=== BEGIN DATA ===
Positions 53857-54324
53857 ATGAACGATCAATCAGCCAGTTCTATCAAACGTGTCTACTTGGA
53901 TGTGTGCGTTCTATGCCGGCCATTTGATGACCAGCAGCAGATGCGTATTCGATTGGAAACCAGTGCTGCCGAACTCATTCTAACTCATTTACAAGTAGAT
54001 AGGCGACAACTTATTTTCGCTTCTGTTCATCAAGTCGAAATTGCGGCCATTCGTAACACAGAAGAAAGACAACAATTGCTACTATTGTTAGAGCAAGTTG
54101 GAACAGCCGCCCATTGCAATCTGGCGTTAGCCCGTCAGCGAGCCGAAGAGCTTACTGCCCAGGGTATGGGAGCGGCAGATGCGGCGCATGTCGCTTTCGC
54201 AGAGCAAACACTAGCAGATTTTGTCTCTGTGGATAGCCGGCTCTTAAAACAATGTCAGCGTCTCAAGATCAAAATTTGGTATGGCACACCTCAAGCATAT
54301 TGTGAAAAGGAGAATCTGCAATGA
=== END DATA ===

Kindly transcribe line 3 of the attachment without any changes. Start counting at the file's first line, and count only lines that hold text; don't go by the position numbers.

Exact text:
53901 TGTGTGCGTTCTATGCCGGCCATTTGATGACCAGCAGCAGATGCGTATTCGATTGGAAACCAGTGCTGCCGAACTCATTCTAACTCATTTACAAGTAGAT